Tampa may give preference in rec programs to residents

Judy Blanco, 44, hugs her daughter Toni, 7, after arriving to pick her up from a program at the Hunt Community Center in Al Lopez Park. The Blancos, who live within the city limits, have been bringing Toni to the center since she was 5. There is a waiting list for the fall program.

DANIEL WALLACE | Times

Judy Blanco, 44, hugs her daughter Toni, 7, after arriving to pick her up from a program at the Hunt Community Center in Al Lopez Park. The Blancos, who live within the city limits, have been bringing Toni to the center since she was 5. There is a waiting list for the fall program.

TAMPA — Mayor Pam Iorio wants to end a long-standing policy that opens Tampa's recreation programs equally to city residents and outsiders.

"It's something that we are looking to implement very, very soon," said Santiago Corrada, Tampa's neighborhood services administrator, "giving city residents first crack at the programs the city residents are paying for."

The change would create two sign-up periods for each recreation program. The first would be open only to city residents. The second would let others sign up for the openings that remain.

"Many other cities charge more for noncity residents than for city residents, and we've never done that," said Mayor Pam Iorio. "What I feel more comfortable with, rather than a pricing differential, is giving city residents first choice in registration for programs."

But Iorio hasn't ruled out a differential either, she said.

Last week, Iorio received a complaint from a New Tampa constituent who said noncity residents seemed to be filling up programs at the New Tampa Recreation Center, which features a concentration on gymnastics.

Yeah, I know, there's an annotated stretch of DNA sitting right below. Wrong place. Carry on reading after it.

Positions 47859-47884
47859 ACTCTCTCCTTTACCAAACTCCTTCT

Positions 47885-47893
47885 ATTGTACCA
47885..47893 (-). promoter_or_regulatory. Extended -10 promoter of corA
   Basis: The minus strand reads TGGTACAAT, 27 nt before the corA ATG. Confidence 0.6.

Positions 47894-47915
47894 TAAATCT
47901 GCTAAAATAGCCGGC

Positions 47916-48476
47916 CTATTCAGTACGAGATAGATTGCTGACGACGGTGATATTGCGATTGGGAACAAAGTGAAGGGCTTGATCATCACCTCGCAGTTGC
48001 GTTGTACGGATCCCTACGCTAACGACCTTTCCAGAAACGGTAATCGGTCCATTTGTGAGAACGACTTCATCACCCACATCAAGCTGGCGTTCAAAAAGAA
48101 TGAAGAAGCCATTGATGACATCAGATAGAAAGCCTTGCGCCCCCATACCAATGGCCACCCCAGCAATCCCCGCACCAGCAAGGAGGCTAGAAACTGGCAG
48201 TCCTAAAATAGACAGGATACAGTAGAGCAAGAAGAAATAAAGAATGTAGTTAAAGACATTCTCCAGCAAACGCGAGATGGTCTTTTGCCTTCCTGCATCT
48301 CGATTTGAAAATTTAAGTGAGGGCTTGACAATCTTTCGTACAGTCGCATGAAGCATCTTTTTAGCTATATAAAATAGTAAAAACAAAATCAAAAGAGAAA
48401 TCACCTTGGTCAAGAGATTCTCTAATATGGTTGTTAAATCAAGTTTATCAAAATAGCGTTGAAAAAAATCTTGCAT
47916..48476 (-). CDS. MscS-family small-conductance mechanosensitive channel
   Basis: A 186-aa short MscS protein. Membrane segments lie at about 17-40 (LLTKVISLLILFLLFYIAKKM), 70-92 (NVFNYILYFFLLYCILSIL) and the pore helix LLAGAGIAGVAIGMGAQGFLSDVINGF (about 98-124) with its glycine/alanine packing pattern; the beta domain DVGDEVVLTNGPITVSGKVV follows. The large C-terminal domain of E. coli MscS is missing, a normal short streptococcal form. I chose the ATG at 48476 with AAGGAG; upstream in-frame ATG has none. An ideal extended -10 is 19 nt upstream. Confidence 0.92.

Most of New Tampa lies within city limits, but 4 square miles of neighborhoods are noncity. And thousands of Pasco County residents live minutes away from the new center.

Iorio promptly directed Corrada and Karen Palus, the recreation director, to develop a new system.

They must iron out several questions. For example, Tampa's Wayne C. Papy Athletic Center has compiled a years-old waiting list with 1,500 names. Should outsiders receive some consideration for their tenure on the list? And some recreation classes involve progression from class to class. Should the city crowd out an outsider in mid-progression?

Corrada said changes would spare outsiders from being expelled from current programs. And city officials plan to determine whether outsiders truly are displacing city taxpayers in any programs.

"Anecdotally, my staff tells me that people use our programs from all over the county," Iorio said.

Yet if there was a problem in New Tampa, it was short-lived.

On Tuesday, registration opened at 10 a.m. for the center's fall schedules. Parents arrived early.

"They were camped out at 6:15," said center director Patti Gross. "By 9:30, the line was up to the soccer field, all the way down the road."

Heather Roberto, a city resident in Hunter's Green, drove up at 10:10, hoping to enroll her two preschool sons in a tots gymnastics program. She drove away, but understood the crush.

"Thirty-five dollars for 10 weeks!" she said. "It's ridiculous. Not only is it affordable, but nothing else is close by."

Managers devised a staff shuffle to add more classes at the center. By 6:30 p.m., everyone had been signed up, Gross said.

By Friday, there was a waiting list of only six children.

Bill Coats can be reached at (813) 269-5309 or coats@sptimes.com.

Tampa may give preference in rec programs to residents 08/08/08 [Last modified: Friday, August 8, 2008 11:02pm]

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